Increasing Returns to scale refers to a situation where the total output increases in a greater proportion than the increase in units of factor inputs.

When the increase in output is more than proportionate to the given increase in the quantities of all factor-inputs, it is termed as increasing returns to scale.

For instance, if the increase in factor-inputs is 100 percent and the resultant increase in output is 150 percent, it is increasing returns to scale. We give an Illustration of increasing returns of increasing return to scale by a diagram. Form O three lines OS, OQ and OR are drawn cutting is the product curve 2, curve 3 at various points. Increasing returns to scale is shown as:

OR  > RP > PG

Or    OR1  > R1P1>  P1G1

Or    OR2 > R2P2 > P2G2

It means in this case, a doubling of inputs results in more than doubling of output. It is explained in the following example–

 Scale of Production          Total Output (Machine + Labor)                 (Units) 1Machine + 2 Labor                     100 2Machine + 4 Labor                     250

Causes for the operation of increasing returns to scale

Why does increasing returns to scale operate? The reasons for the operation of increasing returns to scale are found in the form of economics of large-scale production. They are:

(i)      Labor Economies. They are also known as the economies the economies of specialization and division of labor. Division of labour and specialization are possible more in large-scale operation. Different types of works can specialize and do the job for which they are more suited. A worker acquires greater skill by devoting his attention to a particular job. Quality and speed of work both improve. This results in a sharp increase in output per man. Thus in short, with growing scale come, increasing specialization and increasing returns to scale.

(ii)     Technical economies. The main technical economies result from the indivisibilities that are characteristic of the modern industrial techniques of production. Several capital goods, because of the strength and weight required, will work only if they are of a certain minimum size. It may be technically possible to build smaller models of them; but it will not always be possible to use such models. Besides this, there is a general principle that as the size of a capital good is increased, its total output capacity increases far more rapidly than the cost of making it. To double the size and output capacity of a blast furnace for instance, we do not have to double the materials required. This is known as the principle of indivisibility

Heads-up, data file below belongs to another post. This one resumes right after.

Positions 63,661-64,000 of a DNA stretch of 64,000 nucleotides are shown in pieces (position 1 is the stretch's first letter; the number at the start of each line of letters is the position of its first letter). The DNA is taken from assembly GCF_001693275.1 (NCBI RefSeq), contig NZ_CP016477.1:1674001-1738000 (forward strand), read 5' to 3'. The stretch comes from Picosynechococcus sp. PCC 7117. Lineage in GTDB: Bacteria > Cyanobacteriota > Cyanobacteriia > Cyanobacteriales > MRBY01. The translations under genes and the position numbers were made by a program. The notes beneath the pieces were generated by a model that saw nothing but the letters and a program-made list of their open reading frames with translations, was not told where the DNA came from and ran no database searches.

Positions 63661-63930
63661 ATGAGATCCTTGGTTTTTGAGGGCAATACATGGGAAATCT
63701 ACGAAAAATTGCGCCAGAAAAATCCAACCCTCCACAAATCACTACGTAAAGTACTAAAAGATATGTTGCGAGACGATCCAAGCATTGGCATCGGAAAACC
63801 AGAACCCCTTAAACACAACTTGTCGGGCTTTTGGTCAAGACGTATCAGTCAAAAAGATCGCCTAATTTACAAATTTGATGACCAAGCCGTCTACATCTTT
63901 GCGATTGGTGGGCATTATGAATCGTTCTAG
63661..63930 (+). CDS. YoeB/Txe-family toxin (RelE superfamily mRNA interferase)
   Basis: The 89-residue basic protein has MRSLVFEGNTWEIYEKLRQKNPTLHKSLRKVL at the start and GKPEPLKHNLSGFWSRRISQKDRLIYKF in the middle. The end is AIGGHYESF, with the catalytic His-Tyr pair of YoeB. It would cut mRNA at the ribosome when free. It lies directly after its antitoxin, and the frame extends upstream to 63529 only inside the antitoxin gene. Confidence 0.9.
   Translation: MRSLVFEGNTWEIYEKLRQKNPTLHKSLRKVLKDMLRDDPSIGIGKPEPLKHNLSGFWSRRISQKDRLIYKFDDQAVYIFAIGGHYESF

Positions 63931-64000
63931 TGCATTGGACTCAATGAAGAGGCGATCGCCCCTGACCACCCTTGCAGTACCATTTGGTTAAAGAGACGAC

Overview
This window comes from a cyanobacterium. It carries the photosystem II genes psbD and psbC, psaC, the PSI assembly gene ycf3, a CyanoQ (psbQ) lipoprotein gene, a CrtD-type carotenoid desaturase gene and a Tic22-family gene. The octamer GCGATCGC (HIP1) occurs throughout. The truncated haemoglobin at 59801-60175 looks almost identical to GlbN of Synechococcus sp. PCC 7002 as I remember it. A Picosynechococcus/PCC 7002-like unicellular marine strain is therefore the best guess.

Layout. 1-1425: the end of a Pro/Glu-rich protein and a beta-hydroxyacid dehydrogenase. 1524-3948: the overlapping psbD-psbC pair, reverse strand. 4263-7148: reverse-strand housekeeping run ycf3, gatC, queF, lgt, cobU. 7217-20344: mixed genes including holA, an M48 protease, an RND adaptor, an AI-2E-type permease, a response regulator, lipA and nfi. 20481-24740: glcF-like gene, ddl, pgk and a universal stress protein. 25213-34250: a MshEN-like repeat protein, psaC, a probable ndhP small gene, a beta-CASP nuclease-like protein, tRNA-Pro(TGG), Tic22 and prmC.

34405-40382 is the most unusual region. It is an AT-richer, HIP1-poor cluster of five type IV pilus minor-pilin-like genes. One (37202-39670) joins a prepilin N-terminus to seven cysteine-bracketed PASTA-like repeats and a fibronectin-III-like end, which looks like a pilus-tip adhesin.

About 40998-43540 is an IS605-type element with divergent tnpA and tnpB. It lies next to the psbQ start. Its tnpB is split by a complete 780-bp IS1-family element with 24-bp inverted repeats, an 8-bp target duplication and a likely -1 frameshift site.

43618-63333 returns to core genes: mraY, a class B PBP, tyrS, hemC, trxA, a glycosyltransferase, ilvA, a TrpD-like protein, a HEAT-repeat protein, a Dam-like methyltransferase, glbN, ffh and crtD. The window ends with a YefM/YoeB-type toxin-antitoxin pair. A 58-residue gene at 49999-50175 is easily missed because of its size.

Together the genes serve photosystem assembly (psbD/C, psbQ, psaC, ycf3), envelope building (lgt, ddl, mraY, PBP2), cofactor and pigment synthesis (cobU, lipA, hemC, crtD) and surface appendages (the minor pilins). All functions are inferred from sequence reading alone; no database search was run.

(iii)    Marketing Economies. Advertising space (in newspapers and magazines) and time (on television radio) and the number of salesmen do not have to rise proportionately with the sales. Thus the selling cost per unit of output falls with scale.

(iv)    Managerial Economies. Managerial economies arise from specialization of management and mechanization of managerial function. Large firms make possible the division of managerial tasks. This division of decision-making in large firms has been found very effective in the increase of the efficiency of management. Besides, large firms apply techniques of management involving a high degree of mechanization, such as telephones, telex machines, television screens and computers. These techniques save time and speed up the processing of information’s.

As the business firms continues to expand it gradually exhausts the economies, which cause the operation of, increasing returns to scale. Beyond this point, further increases in the scale of operation are accompanied by constant returns to scale.

(v)      Economies Related to Transport and Storage Costs. Because a large firm uses it’s own transport means and larger vehicles, per units transport costs would fall. Similarly, storage cost will also fall with the size.

As a result of all these economies firm’s long run average and marginal cost decline with the increase in output and scale of production.